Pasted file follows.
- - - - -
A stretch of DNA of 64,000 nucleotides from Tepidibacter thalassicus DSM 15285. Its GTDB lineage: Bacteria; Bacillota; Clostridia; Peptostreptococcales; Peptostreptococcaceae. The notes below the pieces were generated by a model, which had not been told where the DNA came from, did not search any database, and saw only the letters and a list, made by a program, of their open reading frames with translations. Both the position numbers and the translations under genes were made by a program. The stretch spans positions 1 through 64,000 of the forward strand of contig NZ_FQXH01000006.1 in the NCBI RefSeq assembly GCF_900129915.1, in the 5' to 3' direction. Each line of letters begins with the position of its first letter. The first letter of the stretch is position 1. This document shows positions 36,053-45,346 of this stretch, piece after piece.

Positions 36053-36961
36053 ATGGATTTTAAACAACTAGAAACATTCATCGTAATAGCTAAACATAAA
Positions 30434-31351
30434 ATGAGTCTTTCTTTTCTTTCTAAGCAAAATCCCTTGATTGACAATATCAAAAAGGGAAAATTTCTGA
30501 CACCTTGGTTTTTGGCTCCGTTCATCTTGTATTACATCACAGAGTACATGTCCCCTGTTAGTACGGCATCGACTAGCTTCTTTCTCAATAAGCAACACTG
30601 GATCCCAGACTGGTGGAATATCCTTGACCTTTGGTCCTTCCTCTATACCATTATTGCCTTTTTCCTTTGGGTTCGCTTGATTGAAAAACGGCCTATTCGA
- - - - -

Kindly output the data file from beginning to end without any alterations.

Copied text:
A stretch of DNA of 64,000 nucleotides from Tepidibacter thalassicus DSM 15285. Its GTDB lineage: Bacteria; Bacillota; Clostridia; Peptostreptococcales; Peptostreptococcaceae. The notes below the pieces were generated by a model, which had not been told where the DNA came from, did not search any database, and saw only the letters and a list, made by a program, of their open reading frames with translations. Both the position numbers and the translations under genes were made by a program. The stretch spans positions 1 through 64,000 of the forward strand of contig NZ_FQXH01000006.1 in the NCBI RefSeq assembly GCF_900129915.1, in the 5' to 3' direction. Each line of letters begins with the position of its first letter. The first letter of the stretch is position 1. This document shows positions 36,053-45,346 of this stretch, piece after piece.

Positions 36053-36961
36053 ATGGATTTTAAACAACTAGAAACATTCATCGTAATAGCTAAACATAAA
Positions 30434-31351
30434 ATGAGTCTTTCTTTTCTTTCTAAGCAAAATCCCTTGATTGACAATATCAAAAAGGGAAAATTTCTGA
30501 CACCTTGGTTTTTGGCTCCGTTCATCTTGTATTACATCACAGAGTACATGTCCCCTGTTAGTACGGCATCGACTAGCTTCTTTCTCAATAAGCAACACTG
30601 GATCCCAGACTGGTGGAATATCCTTGACCTTTGGTCCTTCCTCTATACCATTATTGCCTTTTTCCTTTGGGTTCGCTTGATTGAAAAACGGCCTATTCGA